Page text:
fb-pixel Skip to main content
Short stack

The touching origin of Winnie-the-Pooh

‘Finding Winnie: The True Story of the World’s Most Famous Bear’

By Lindsay Mattick, illustrated by Sophie Blackall, Little Brown, $18, ages 3-6

Why is this book not boring? A children’s book about the little-known, real life origins of a series of children’s books seems like a concept too complicated, obscure, and, well, dull for a picture book. However this story about Winnie-the-Pooh’s roots is narratively complex, but ingeniously framed, deftly paced, with soft, moving illustrations; it reads seamlessly and connects even with little kids.

Most everyone has heard of Christopher Robin and many know that he was the son of A.A. Milne, author of the Winnie-the-Pooh books; Milne made his son and his son’s stuffed bear the stars of his beloved classics. The story of the real bear named Winnie — as outlandish as fiction — has been largely untold.


Captain Harry Colebourn was a veterinarian from Winnipeg and a soldier during World War I bound by train for a base of Canadian forces when he spied a trapper with a bear cub. The kind-hearted veterinarian impulsively offered $20 to the trapper who had killed the cub’s mother. Back on the train, the cub, which Colebourn calls Winnipeg — nicknamed Winnie — charms Colebourn’s colonel and quickly becomes his regiment’s unlikely mascot eating and drinking from the men’s arms. Once a member of the army, Winnie learned all kinds of things — how to stand up straight and find hidden objects. When the time came for the regiment to sail overseas to England, Winnie made the journey too, along with 30 ships carrying about 36,000 men and 7,500 horses. But when it came time for Colebourn and his fellow soldiers to make their way to the front, Colebourn installed Winnie in the London Zoo to keep her safe.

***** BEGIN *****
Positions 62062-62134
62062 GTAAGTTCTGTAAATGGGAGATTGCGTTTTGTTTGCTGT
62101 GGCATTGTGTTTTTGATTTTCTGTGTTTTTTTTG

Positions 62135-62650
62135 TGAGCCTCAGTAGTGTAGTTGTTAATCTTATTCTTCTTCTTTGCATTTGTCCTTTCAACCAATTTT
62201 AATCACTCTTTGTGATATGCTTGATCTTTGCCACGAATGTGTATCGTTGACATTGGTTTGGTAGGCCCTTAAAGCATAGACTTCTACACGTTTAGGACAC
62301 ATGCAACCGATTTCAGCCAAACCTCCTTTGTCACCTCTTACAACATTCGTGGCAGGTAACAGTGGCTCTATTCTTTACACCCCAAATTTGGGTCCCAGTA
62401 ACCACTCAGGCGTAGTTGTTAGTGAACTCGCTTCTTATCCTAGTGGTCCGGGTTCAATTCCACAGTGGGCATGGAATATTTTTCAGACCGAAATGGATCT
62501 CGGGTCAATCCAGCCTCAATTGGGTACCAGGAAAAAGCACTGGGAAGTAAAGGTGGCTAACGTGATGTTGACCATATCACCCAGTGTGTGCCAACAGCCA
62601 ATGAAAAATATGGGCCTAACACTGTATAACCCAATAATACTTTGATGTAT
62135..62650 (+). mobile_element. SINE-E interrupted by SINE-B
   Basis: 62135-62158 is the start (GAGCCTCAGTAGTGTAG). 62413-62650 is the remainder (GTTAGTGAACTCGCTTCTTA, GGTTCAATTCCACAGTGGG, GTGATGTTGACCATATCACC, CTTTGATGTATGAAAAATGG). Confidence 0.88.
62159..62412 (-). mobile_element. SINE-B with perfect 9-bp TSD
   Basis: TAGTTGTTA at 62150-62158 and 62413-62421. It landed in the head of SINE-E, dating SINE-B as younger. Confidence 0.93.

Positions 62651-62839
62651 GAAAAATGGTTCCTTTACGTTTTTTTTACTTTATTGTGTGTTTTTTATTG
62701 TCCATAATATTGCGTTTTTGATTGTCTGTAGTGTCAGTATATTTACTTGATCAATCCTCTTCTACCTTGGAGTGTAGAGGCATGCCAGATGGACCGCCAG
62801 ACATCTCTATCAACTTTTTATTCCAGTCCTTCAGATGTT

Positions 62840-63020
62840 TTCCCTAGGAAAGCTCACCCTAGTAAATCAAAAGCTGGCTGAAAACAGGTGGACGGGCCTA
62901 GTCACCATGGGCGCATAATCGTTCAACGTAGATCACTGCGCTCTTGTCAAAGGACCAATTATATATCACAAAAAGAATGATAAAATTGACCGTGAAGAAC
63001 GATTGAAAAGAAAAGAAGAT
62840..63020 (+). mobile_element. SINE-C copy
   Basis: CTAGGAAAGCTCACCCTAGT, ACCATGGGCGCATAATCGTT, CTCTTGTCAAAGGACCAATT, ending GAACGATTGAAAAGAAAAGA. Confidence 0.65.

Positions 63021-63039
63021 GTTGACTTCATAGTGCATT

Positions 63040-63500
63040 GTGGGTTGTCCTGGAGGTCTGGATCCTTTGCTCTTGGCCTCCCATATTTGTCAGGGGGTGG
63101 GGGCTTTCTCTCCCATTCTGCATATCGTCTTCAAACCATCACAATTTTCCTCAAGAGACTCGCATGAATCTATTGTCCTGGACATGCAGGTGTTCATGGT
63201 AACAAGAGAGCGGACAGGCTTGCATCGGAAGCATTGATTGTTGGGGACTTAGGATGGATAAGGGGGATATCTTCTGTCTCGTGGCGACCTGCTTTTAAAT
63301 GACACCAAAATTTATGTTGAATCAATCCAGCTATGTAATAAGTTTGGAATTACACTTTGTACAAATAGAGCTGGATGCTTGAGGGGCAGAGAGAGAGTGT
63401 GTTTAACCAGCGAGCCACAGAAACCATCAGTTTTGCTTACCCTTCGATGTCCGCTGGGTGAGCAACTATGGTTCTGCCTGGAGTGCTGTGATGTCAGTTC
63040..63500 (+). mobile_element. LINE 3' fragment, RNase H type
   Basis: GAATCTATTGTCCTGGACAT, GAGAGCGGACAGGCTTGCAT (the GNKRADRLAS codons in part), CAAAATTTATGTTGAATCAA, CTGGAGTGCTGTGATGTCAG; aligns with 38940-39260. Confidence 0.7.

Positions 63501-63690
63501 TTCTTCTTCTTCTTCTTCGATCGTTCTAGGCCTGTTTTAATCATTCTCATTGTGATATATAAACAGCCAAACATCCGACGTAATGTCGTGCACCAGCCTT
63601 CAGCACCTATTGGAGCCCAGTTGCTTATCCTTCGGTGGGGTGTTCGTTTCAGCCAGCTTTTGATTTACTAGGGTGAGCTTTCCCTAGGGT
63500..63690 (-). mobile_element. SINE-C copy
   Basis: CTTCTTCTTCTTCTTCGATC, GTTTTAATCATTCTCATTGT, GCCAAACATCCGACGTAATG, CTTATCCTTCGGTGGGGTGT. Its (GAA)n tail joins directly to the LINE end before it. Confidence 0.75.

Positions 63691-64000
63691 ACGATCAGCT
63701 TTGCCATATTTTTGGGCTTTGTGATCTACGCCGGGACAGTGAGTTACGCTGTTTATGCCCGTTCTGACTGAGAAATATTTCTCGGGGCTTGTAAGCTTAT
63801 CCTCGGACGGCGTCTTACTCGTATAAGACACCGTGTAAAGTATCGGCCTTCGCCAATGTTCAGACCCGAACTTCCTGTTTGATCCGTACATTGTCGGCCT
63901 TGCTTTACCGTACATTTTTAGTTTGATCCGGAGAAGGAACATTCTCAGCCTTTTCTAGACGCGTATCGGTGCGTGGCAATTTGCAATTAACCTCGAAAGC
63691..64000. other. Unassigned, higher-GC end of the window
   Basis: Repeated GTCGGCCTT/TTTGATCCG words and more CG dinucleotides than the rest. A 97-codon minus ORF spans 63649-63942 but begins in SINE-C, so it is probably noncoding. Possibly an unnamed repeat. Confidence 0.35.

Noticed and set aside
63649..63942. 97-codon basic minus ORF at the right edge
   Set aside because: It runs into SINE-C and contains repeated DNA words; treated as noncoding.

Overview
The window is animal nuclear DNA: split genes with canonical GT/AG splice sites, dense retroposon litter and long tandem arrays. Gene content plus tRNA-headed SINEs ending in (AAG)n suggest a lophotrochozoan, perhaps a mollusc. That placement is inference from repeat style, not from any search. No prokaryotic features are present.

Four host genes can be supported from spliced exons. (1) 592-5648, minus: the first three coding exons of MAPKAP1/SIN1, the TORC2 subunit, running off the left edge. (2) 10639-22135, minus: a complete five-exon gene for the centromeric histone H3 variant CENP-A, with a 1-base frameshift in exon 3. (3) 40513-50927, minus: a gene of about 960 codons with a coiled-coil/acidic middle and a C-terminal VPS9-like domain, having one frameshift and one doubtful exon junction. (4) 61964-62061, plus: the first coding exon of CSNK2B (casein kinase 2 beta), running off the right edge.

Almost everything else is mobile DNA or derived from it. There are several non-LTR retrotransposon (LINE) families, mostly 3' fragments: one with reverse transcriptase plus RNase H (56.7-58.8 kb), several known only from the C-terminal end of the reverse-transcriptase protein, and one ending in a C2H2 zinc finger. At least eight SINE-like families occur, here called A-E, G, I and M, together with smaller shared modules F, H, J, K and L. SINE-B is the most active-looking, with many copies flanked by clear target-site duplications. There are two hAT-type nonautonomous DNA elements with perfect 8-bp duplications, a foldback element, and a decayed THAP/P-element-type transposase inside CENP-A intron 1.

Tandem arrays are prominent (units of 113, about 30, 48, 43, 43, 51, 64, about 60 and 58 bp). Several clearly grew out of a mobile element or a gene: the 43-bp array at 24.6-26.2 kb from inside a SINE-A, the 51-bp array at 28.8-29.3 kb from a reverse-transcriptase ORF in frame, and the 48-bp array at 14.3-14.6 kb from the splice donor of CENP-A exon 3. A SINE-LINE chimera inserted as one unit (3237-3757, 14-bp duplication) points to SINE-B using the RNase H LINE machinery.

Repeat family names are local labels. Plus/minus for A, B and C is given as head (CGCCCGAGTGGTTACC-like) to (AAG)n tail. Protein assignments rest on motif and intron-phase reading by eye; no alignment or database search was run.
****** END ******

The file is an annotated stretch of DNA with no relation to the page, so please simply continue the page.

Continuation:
It was there that Milne and his son, Christopher Robin, first met the bear that inspired the iconic children’s books.


Those concerned about the fate of Winnie’s veterinarian friend need not worry. In the book’s final pages readers learn that Colebourn survived the war. The involved tale has been framed from the start as a bedtime story told by a mother to her son. The surprise? The mother and son are revealed to be Colebourn’s great-granddaughter (author Mattick) and great-great-grandson, Cole. Children will share Cole’s fascination with this engaging story that guides young readers but never condescends, trusting their ability to be absorbed by a complex historical tale.